A few years ago I was asked to not use a software program due, in part, to the avatars. Some felt that the avatars were not sensitive and did not represent our multicultural society well.
The decision was quick and made by a few. There was little discussion or debate.
Recently a colleague expressed dismay with a symbol used for teaching and learning. I noted that perhaps we should have a diverse team of curators who can look at main programs, symbols, and signage with an eye on cultural relevancy and multicultural dimensions since with regard to that symbol I couldn't speak for the culture it may have disregarded--I don't have enough knowledge or experience in that area.
Sometimes the temptation is to choose software, books, and programs that don't have any people represented, and there are no images. Yet when we choose dry programs like this are they engaging enough for learning, and without that engagement do these programs engender enough interest to create a positive learning experience?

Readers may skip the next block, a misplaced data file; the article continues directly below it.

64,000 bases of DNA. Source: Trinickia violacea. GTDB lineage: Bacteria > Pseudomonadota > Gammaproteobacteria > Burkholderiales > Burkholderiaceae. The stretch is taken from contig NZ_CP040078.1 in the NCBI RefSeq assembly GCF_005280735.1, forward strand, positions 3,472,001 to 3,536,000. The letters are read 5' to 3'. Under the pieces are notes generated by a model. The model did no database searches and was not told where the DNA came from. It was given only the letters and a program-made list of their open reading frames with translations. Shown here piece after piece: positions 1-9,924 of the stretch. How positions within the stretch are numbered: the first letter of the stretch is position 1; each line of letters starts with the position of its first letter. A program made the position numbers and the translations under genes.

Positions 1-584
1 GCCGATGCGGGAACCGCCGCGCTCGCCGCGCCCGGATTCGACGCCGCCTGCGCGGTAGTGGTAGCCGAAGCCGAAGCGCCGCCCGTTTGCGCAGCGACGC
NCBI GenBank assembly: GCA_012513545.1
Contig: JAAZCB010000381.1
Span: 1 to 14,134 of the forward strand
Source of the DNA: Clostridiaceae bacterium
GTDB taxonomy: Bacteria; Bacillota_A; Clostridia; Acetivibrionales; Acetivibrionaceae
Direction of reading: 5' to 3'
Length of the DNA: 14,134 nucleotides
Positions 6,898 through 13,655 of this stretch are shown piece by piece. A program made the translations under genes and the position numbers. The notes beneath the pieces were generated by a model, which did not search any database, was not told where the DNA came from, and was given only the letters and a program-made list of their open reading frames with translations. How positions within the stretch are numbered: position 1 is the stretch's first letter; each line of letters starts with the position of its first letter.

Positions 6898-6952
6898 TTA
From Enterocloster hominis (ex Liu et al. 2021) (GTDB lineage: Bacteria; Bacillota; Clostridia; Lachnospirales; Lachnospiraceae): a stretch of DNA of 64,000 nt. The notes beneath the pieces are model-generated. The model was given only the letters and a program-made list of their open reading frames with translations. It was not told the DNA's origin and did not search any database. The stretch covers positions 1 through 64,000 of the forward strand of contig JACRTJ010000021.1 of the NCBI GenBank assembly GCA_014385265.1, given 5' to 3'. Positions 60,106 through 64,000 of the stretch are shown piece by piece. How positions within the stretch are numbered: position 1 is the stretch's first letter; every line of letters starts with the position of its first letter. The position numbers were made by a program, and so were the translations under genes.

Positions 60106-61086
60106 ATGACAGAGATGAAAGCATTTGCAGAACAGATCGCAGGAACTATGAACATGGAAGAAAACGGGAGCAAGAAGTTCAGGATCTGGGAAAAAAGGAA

I did a tiny bit of research on the topic this morning, and found this list to use when choosing multicultural books. I think it is a good guide and starting place as we curate content for teaching and learning.
What resources does your school system use to curate content so that the tools we use and signage we display are respectful and enriching--inviting all students to "see themselves in the curriculum?" What processes do you use to curate new content and programs? Do you include members of multiple cultures on your curation committees, and do you have checklists or guides that inform and lead your work?
In the days ahead, I'll be more attuned to this topic and on the lookout for good information so that I can learn more. In the past we spent a lot of time on this with regard to book choices, but now with the Internet here and so many tools at our fingertips, we almost have to be more cognizant of this factor when it comes to teaching and learning well.